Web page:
Officials seize thousands of faulty STI and HIV home-testing kits amid fears they gave false NEGATIVE results
- The Medicines and Healthcare products Regulatory Agency seized 10,000 tests
- Officials today warned the unsafe kits may lead to a rise in cases of chlamydia
- A false negative result is when the test shows negative but the person is positive
- Have you been given a false negative by a faulty HIV test? Email [email protected]
Thousands of HIV and STI home-testing kits have been recalled over fears they may have given users the wrong results.
Health officials today warned the unsafe kits may lead to a rise in cases of chlamydia and other nasty bugs, as well as HIV.
The Medicines and Healthcare products Regulatory Agency (MHRA) today revealed amid fears they produce false negative results.
The Government body, which polices the safety of medical products, revealed it has seized 10,000 of the home-testing kits since 2015.
Health officials today warned the unsafe kits may lead to a rise in cases of chlamydia and other nasty bugs, as well as HIV (pictured, one of the seized kits)
A false negative test result occurs when the test shows negative and the person is instead positive, leading them to believe they don’t have an STI.
The tests were seized as part of the MHRA’s #FakeMeds campaign, which aims to crackdown on online sites selling fake and faulty products.
Online marketplaces are a known avenue where potentially unsafe test kits are being sold.
Dr Oscar Duke, a TV doctor, who starred in 24 Hours In A&E, spoke of his concern that the fake kits could cause a surge in STIs.
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He said: ‘It is terrifying that there are so many fake and dangerous STI test kits out there, which could cause people to unwittingly spread infections and diseases.
‘Be safe and make sure you are buying legitimate products.
‘If you suspect you may have an STI, please visit your local GP or healthcare professional – it’s much better to be safe than sorry.’
Michael Brady, medical director at the Terrence Higgins Trust said it was ‘extremely worrying’ to hear about the illegal and fake tests.
The tests were seized as part of the MHRA’s #FakeMeds campaign, which aims to crackdown on online sites selling fake and faulty products
Approved self-testing kits carry a CE mark (left) – this shows that they have gone through the proper regulatory processes and are safe to use. A distance selling logo (right) means that the supplier is registered with the MHRA to sell medicines to the public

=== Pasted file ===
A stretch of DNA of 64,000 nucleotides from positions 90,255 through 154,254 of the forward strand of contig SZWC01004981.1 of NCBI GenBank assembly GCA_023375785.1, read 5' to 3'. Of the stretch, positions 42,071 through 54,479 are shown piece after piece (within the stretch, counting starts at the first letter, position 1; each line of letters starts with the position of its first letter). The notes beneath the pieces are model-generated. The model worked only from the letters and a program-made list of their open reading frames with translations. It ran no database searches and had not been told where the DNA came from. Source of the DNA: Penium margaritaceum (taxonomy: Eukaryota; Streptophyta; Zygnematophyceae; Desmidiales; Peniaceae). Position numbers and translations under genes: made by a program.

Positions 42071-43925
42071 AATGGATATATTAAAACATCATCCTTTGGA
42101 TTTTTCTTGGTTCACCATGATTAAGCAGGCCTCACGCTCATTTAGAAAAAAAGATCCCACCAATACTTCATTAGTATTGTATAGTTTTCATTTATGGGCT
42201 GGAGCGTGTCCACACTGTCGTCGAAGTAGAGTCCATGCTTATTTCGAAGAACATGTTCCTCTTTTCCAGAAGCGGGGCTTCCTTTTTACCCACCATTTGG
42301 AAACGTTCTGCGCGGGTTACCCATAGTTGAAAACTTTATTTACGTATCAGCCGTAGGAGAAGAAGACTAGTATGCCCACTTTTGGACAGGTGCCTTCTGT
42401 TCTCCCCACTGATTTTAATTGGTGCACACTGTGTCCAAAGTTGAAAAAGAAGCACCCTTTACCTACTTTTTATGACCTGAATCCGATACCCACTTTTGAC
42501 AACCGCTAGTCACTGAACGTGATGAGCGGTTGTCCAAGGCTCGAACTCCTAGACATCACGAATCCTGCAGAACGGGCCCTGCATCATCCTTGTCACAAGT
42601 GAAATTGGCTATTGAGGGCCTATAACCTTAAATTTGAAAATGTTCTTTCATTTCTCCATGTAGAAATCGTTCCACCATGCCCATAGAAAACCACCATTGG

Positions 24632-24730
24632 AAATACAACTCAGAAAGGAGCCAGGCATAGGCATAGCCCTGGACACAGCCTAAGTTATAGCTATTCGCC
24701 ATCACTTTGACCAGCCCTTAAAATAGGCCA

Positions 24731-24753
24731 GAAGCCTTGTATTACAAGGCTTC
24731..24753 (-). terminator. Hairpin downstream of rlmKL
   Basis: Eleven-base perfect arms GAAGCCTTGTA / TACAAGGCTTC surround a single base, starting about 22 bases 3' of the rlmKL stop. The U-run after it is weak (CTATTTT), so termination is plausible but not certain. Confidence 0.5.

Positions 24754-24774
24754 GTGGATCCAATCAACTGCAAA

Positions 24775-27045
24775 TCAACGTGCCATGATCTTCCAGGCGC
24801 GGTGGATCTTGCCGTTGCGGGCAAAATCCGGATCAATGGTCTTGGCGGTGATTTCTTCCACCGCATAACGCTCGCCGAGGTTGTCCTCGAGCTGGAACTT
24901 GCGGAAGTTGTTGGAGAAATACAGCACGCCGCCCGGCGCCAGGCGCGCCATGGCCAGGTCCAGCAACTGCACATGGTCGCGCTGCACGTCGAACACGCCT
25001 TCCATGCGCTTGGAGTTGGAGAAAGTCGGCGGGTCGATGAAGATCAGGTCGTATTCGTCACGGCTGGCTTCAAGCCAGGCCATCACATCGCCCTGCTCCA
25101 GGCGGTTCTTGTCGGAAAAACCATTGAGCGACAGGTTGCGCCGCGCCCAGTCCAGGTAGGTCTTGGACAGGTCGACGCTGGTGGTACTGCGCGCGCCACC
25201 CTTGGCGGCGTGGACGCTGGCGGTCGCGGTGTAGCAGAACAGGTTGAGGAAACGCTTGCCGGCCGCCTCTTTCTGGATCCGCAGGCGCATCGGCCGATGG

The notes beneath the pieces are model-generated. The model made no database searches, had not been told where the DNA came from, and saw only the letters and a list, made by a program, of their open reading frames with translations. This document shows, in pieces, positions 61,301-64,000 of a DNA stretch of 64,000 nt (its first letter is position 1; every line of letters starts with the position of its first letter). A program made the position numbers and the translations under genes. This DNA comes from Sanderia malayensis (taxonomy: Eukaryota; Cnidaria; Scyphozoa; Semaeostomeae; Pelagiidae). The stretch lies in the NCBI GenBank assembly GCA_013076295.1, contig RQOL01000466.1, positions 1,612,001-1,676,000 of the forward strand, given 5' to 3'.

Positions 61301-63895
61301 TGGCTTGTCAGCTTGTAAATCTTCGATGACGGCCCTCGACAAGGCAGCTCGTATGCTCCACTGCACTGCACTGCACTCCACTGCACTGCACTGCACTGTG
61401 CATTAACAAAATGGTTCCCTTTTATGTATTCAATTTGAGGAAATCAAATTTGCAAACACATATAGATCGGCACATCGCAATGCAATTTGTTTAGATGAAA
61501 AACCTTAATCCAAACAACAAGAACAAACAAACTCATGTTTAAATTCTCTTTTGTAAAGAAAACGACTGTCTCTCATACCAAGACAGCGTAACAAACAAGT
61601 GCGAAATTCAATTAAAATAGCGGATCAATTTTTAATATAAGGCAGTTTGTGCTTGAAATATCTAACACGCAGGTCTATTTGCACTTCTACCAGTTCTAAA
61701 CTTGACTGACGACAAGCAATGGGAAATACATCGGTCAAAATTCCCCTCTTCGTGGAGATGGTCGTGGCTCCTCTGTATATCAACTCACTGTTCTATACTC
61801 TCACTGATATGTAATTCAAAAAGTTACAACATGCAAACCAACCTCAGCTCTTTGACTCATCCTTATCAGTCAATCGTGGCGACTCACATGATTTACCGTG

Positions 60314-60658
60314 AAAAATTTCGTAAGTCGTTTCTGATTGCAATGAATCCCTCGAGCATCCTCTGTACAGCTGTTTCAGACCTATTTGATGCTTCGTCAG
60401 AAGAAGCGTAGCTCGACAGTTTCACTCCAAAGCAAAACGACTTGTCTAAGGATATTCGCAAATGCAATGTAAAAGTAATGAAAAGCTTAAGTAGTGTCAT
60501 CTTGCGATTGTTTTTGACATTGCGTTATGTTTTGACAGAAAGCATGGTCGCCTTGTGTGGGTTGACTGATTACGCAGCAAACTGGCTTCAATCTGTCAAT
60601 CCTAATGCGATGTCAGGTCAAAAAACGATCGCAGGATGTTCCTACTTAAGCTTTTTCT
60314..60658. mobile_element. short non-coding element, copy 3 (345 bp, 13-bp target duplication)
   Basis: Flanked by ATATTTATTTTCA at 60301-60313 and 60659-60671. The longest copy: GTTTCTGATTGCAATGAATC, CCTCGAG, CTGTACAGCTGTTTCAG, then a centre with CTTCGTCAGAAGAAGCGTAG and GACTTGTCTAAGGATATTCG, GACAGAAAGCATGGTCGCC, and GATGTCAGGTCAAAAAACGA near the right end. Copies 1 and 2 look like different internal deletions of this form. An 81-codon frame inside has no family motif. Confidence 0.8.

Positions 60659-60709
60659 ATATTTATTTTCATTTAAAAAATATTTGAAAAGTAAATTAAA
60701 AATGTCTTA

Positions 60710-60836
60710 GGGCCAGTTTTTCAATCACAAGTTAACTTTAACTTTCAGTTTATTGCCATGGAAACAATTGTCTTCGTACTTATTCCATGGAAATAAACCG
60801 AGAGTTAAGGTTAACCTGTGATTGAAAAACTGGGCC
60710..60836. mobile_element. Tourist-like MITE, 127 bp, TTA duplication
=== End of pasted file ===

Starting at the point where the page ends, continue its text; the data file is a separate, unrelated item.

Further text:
WHAT HOME-TESTING STI KITS SHOULD I AVOID?
The Medicines and Healthcare products Regulatory Agency today revealed thousands home-testing HIV and STI tests have given false negative results.
The Government body, which polices the safety of medical products, said it has seized 10,000 of the kits since 2015.
In an attempt to help people avoid buying faulty or fake tests, officials said:
- Do not use any kit that has not been sealed, that has damaged packaging or is outside of its expiry date
- Make sure that the instructions for use are clear, easy to follow and written in understandable language
Approved self-testing kits carry a CE mark – this shows that they have gone through the proper regulatory processes and, when used in accordance with their instructions, are safe to use.
Approved kits should also clearly state they are intended for use as self-tests.
He added: ‘It’s great that medical advances now mean there are increasingly more HIV and STI testing options available online.
‘Improving access, choice and convenience of where and how to test are key components of our approach to HIV prevention and tackling STIs.’
Graeme Tunbridge, MHRA device’s group manager, offered advice for the public to avoid fake kits.
He said: ‘Know what you’re buying by purchasing self-test kits and other medical devices from a safe and legitimate provider.
‘Look for the distance selling logo which means that the supplier is registered with the MHRA to sell medicines to the public and has been accredited as a legitimate source.
‘Make sure that the test is easy to use and has clear instructions.’
Public Health England figures show there were 422,000 diagnoses of STIs made in England in 2017 – around the same number that was reported the year before.
However, cases of syphilis and gonorrhoea rocketed by around 20 per cent.
Separate MHRA research has revealed people are prepared to buy risky products over the internet.
A survey conducted by the body found a quarter of young people have bought medical products online in the past 12 months.
And almost 1 in 10 (nine per cent) admitted to buying products they knew, or strongly suspected, to be falsified.
Around 60 per cent had bought STI home-testing kits to avoid the embarrassment of buying the kits in a shop or pharmacy.
The seizures come after the MHRA earlier this month revealed 58,000 faulty Clear & Simple digital pregnancy tests were being recalled by the Chinese manufacturer.
Thousands of women were feared to have been falsely told they are pregnant after taking the faulty tests sold on the high street.
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